Dr Angst’s evidence was that he did not have the authority to authorise payments to third parties. But he was clear that the Legal department was not able to make its own assessment of the science, and he did not know whether Business Development and Legal attempted to consider the issue of CD1’s contractual status independently or whether they just adopted and implemented the RAMT’s recommendation to pay the milestone payment.

The decision to declare CD1 and CD2 as collaboration compounds

AZ decided to pay milestone payments to Astex on the basis that CD1 and CD2 were compounds that were “caught” by the terms of the agreement. Why did they do this and why did it take them so long to change their minds?

As noted above, it was an AZ committee, the RAMT (Research Area Management Team) that, in effect, took this decision. Reading Arnold J’s judgment, it seems that this decision may have been based on an assumption by a member of the RAMT, Dr Angst:

Dr Angst recalled having a disagreement in about 2007 with Dr Nordstedt in respect of whether Södertälje’s work on the BACE project was within the Agreement, which may have been as a result of the discussions considered in the preceding paragraphs. At that time, Dr Angst was the person on the LGT and the RAMT with the most detailed knowledge of the Astex collaboration. Dr Angst’s view was the BACE project was covered by the Agreement. His view prevailed, and Dr Nordstedt never brought the matter up at the RAMT.

postcard from Södertälje

At the CD1 nomination meeting of the RAMT in August 2010, or shortly before, Dr Angst recalled that a question was raised by a Södertälje scientist about whether CD1 was a Collaboration Compound. Dr Christer Köhler, who headed both the RAMT and the iMed Leadership Team, asked Dr Angst for his view. Dr Angst’s view was that CD1 was evolutionarily linked to Collaboration Compounds and therefore was itself a Collaboration Compound. Accordingly, he recommended payment of the $1m for Program Milestone 3.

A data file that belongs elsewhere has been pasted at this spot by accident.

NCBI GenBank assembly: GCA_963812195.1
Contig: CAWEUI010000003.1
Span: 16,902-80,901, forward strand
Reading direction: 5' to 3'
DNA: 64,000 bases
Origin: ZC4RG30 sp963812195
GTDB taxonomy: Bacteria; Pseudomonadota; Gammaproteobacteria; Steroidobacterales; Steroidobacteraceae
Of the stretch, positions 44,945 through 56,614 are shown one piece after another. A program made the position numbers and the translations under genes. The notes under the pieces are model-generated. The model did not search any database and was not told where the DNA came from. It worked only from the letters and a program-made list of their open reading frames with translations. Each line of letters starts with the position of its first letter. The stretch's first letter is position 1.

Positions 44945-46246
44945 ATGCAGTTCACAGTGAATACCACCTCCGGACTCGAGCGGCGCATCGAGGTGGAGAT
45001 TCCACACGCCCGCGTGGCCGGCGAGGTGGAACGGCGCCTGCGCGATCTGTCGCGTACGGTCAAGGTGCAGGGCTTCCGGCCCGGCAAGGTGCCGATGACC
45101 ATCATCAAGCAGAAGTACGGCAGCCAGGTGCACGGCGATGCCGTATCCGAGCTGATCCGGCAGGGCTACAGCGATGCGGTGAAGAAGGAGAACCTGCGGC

If this was what led the RAMT to decide that AZ should make the payments to Astex, it is a rather flimsy basis for a significant commercial decision. But as noted above, Dr Angst was not ultimately the decision-maker on this issue.

It seems that a business development director, Dr Farmery, notified Astex that it would be paying the first milestone payment for CD1. He declined to be a witness in the proceedings. Was it his decision based on the RAMT’s recommendation? In fact, did anyone carefully scrutinise the agreement to see whether the payment was due? Reading between the lines, it looks as though no-one did, until much later.

AZ’s change of mind

It seems that in 2012, an AZ scientist queried (within AZ) whether CD2 was a collaboration compound and subject to the agreement. Her query was referred to a recently-appointed in-house solicitor, Conor Johnston, who investigated the matter and discussed it with other AZ staff. (IP Draughts doesn’t know Mr Johnston, but sees that they have 6 connections in common on LinkedIn. Small world.)

In 2014, AZ licensed the CD2 compound to Eli Lilly, who also queried whether any payments were due to Astex. If payments were due, Eli Lilly agreed to pay 50% of them.

In 2015, Mr Johnston notified Astex of AZ’s change of view, ie that CD2 was not subject to the agreement.

Reflections

Arnold J’s judgment reveals a long line of people at AZ who thought that CD1 and CD2 were subject to the agreement. It was only when a skilled in-house lawyer examined the issue in detail, and discussed it with relevant parties, that AZ’s official position changed. This new position was ultimately supported by the High Court and the Court of Appeal.

Why did those people take a different view? It seems to have been a mixture of:

  • making wrong assumptions about the scientific issues
  • obstinacy, having made a decision
  • being put off by the complexity of the agreement
  • the imperfections of decisions by committee and going along with someone else’s view, however ill-informed